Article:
Run for your lives!!
I went ahead and read the second of Karpyshyn’s 3 Mass Effect-centric novels. Actually, I read it in two days.
Much of what I said in my review of Revelation holds true here. The novel is a great addition to the Mass Effect Universe for fans of the video game series. I enjoyed this book much more than Revelation for a couple of reasons, and they’re purely biased on my part: One of the main characters is a young autistic girl, and you see a lot of Quarians in this book.
If you found the Quarian culture fascinating in the books and are thirsting for more of the enviro-suited aliens, look no further. A good portion of the novel takes places in the Migraint Fleet. Unlike the events of Tali’s loyalty quest in Mass Effect 2, the characters in the novel actually spend time among the Quarian’s living quarters. You get a much more intimate sense, as the characters do, about the Quarian’s plight; living on cramped ships with limited supplies, and how that, in turn, fosters their strong sense of community and loyalty. I really appreciated this because it was sorely lacking in the video games.
If you don’t care one way or the other about the Quarians, there’s always Cerberus! The Illusive Man is a character in the book. It’s great to get an idea about other “business ventures” Cerberus had sunk its teeth into. Besides, you know, spending billions of credits resurrecting Shepard. Instead, they spend 10 years and tons of money on an autistic, biotic human, hoping she will be the key to leveling the playing field for humanity in their struggle to be recognized on the galactic homefront.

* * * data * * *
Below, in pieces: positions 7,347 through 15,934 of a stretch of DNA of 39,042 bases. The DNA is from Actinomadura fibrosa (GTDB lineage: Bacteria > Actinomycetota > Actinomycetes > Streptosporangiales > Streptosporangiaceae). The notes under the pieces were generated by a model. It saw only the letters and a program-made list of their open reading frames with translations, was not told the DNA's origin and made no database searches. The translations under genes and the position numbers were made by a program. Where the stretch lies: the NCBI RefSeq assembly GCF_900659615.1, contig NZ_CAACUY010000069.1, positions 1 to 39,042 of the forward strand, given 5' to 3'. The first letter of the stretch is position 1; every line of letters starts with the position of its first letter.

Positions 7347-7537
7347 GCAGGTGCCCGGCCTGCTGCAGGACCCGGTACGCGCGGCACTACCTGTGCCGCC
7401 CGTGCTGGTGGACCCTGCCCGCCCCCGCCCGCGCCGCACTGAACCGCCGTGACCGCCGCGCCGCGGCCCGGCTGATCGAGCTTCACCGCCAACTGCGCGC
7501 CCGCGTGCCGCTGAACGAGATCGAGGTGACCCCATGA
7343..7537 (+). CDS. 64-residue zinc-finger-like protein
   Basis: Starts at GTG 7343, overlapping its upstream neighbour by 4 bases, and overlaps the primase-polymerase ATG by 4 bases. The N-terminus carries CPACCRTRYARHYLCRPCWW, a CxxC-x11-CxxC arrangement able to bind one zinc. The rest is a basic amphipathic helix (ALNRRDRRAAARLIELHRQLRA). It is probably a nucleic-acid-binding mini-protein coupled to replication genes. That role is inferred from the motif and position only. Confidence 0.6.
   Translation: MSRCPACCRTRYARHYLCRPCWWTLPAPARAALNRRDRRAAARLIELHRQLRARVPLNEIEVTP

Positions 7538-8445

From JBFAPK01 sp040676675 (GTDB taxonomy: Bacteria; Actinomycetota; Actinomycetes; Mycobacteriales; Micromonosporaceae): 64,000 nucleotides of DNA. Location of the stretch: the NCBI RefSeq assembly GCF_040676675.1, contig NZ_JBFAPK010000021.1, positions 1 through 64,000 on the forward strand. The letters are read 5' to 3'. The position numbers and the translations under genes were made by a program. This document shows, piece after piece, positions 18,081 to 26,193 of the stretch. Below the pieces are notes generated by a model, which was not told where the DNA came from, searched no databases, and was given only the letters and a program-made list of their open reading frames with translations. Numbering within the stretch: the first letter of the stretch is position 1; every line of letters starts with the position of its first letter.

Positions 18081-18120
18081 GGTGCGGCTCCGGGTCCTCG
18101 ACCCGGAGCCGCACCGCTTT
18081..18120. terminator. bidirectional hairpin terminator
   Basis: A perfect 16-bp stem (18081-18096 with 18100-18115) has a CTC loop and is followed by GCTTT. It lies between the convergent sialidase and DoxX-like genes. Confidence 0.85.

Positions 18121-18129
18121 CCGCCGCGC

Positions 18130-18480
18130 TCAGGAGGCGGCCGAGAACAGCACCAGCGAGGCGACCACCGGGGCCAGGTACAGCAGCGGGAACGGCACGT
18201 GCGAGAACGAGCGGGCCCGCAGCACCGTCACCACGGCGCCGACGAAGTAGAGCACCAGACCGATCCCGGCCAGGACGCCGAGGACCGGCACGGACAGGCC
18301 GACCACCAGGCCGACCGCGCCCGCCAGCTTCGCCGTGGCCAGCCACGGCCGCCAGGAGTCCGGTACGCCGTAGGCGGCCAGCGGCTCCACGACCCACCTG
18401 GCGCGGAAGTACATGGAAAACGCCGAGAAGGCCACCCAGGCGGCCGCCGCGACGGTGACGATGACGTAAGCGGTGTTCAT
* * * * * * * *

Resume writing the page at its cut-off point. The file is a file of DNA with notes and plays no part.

Kahlee Sanders plays front and center in this novel again. I like her a little more than in Revelation, though her reactions (or lack thereof) in certain circumstances seemed either unrealistic or sorely lacking in emotion. Then again, the author doesn’t tend to delve too deeply into many character’s thoughts and emotions besides the red sand addict. Grayson, “father” of the autistic biotic girl Cerberus had him raise for over 10 years, is a red sand junkie. Seeing how red sand affects humans was also a great dose of information the games didn’t have time to explore.
Ascension takes place between the first two Mass Effect games. With that being so, the author has to skirt around some of those player choice plot points. Those couple of bits are glaringly obvious, but I suppose they’re almost unavoidable. I didn’t pick up on any editing oversights in Ascension, either.
As with Ascension, so far I find the books entertaining and quick reads. They’re a great avenue for gamers like myself going through Mass Effect withdrawals. Plus, Quarians and Illusive Man!